Iím a stickler for real stunts in film and even more passionate about actors doing everything they can on camera to help make things feel even more realistic. The action scenes in Double Threat arenít huge in scope like youíd see in a modern day blockbuster, but they are gritty and 100% executed for real by the lead actress herself, Danielle C. Ryan. Thatís incredibly rare to see and harks back to older martial arts movies that would put your heart in your throat. I was very much inspired by the stunt work of Cynthia Rothrock during the writing stage, and a lot of that tonality made it into the action.


Being a writer, I also wanted there to be some meat to the story and say something meaningful through it rather than contrive a load of situations where a fight would take place. This all said, Double Threat is inherently a satirical take on vapid action movies (particularly female-led action movies) at its core. The tropes it seems to default to are very much deliberate and, if you take some time to digest whatís being said between the lines, youíll see the critiques being made.


Now how did the project fall together in the first place, and how did you end up on the producing side of things as well?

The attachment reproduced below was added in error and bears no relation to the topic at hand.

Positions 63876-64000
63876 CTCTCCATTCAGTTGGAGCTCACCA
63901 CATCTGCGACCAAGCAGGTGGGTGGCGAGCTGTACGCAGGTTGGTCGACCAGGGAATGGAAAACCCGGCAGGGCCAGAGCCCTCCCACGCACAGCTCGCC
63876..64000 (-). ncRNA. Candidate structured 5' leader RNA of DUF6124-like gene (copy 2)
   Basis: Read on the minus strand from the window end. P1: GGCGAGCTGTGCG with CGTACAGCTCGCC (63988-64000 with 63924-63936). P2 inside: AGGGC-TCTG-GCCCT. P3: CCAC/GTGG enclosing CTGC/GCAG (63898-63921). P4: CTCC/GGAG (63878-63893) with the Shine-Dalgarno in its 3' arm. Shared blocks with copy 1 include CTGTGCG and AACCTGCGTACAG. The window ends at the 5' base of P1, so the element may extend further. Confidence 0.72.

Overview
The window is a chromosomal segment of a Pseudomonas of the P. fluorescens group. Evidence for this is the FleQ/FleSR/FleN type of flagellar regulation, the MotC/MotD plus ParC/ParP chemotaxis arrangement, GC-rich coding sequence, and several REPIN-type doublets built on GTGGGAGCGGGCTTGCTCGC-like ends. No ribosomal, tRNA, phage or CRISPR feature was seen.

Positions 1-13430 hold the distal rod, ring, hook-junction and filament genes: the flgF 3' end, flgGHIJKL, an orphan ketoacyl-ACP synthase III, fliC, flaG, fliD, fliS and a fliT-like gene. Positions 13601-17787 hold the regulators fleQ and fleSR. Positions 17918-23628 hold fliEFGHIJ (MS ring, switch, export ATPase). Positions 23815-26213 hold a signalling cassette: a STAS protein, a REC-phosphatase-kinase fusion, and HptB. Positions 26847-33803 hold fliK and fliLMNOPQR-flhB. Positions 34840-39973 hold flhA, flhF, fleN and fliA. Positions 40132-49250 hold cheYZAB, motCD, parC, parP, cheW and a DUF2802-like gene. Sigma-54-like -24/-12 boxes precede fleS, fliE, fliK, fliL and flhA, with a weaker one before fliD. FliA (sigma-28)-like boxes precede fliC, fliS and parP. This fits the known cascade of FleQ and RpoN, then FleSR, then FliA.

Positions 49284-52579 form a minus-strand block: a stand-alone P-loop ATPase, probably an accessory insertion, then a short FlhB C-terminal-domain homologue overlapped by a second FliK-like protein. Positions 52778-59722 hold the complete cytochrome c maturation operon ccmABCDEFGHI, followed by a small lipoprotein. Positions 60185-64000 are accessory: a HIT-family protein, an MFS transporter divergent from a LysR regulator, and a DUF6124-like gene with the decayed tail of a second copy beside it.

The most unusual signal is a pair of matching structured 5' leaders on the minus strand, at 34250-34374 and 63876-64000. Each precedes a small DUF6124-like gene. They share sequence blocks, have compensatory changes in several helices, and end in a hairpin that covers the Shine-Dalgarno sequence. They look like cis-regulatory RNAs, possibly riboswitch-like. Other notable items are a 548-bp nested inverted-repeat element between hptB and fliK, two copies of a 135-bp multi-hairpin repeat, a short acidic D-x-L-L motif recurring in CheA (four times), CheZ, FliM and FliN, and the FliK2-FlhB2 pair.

Despite being in the midst of the pandemic, Shane and I were determined to make something happen by the end of 2020. Iíd written (and re-written) a few scripts after Break Even that we felt stood a good chance of getting made but seemed to hit a cruel roadblock as soon as they hit their stride. Double Threat itself started as a thirty page dump of consciousness by Shane under the title of ďGypsy RoadĒ that he sent to me in the hope it would inspire me to jump in and develop it further. Admittedly, I was hesitant at first due to mental exhaustion, but a micro-investor came along and my faith in something actually going into production was rekindled.


While Iíve never chased the role of producer or aspired to become one, Iíve wanted to help out and learn about every aspect of film-financing, production, and distribution since Iíve had the chance to. Although I was just the writer on Break Even, I wore every hat I could from casting, to bringing cast members their food and condiments, to sitting with Shane through the post-production process. From the day we started looking at making another movie together, he wanted me to be a co-producer which was a wonderful, unexpected surprise. In the case of Double Threat, Iím actually a producing partner as it simply made sense from a budgetary point of view. We potentially had less money to play with than the average WGA writer gets to write a studio feature, so it was clear to me that, while Shane desperately wanted to compensate me with something, taking a fee was going to take vital dollars away from the production and thus I suggested I participate. He was going to suggest the same anyway, so that was that - I went from writer on my first ever feature film to partner on my second!